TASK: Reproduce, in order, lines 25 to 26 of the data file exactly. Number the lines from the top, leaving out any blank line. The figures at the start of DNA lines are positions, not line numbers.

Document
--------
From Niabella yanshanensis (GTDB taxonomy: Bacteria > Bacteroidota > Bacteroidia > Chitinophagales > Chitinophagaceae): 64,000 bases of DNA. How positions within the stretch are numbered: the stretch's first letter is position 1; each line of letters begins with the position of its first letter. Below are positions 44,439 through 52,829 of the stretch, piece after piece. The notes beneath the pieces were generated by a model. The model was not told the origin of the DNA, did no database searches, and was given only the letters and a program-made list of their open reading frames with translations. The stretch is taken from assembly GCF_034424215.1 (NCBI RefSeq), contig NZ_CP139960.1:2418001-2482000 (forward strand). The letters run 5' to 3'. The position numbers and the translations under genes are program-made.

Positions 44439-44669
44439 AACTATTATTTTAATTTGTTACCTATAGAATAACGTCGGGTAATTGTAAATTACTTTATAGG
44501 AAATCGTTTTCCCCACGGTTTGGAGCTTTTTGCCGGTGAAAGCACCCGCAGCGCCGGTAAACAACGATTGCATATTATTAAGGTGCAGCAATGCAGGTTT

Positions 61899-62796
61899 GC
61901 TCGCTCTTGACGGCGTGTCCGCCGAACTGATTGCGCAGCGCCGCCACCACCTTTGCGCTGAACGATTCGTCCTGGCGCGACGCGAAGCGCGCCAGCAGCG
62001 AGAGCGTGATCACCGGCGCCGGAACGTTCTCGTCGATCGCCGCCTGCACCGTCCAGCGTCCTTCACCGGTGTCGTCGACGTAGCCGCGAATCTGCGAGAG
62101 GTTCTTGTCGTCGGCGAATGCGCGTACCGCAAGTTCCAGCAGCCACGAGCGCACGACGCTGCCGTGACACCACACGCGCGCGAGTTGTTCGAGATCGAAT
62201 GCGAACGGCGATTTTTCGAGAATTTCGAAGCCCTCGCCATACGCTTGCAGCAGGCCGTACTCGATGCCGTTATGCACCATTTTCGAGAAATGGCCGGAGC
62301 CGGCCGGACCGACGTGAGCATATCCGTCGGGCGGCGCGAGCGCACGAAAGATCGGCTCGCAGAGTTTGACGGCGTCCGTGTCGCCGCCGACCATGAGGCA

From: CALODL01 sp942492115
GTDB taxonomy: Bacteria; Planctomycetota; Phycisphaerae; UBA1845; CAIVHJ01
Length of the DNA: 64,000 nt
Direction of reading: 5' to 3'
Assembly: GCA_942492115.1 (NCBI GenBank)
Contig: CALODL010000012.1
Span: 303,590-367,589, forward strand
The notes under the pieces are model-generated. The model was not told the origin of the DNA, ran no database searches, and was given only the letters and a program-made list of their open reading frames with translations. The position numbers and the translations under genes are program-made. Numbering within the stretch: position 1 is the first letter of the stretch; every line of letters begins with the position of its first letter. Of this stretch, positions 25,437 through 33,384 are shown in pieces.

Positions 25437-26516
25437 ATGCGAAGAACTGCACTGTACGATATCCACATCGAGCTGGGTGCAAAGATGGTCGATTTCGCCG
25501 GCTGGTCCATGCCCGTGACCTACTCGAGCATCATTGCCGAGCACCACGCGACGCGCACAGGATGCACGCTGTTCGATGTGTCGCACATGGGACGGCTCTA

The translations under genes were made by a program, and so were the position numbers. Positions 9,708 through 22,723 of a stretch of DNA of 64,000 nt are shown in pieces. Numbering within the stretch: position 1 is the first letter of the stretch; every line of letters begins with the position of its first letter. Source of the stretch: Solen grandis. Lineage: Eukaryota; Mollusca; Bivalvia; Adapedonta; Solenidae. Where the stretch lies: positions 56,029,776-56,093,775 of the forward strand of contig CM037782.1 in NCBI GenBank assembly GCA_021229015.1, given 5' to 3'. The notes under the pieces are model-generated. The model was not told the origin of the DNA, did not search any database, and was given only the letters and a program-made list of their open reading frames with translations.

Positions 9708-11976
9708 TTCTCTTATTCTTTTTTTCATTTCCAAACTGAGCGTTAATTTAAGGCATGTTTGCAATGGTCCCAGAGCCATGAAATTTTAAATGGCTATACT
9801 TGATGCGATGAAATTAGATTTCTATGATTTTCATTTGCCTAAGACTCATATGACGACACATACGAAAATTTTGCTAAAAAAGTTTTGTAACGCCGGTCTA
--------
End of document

9708 TTCTCTTATTCTTTTTTTCATTTCCAAACTGAGCGTTAATTTAAGGCATGTTTGCAATGGTCCCAGAGCCATGAAATTTTAAATGGCTATACT
9801 TGATGCGATGAAATTAGATTTCTATGATTTTCATTTGCCTAAGACTCATATGACGACACATACGAAAATTTTGCTAAAAAAGTTTTGTAACGCCGGTCTA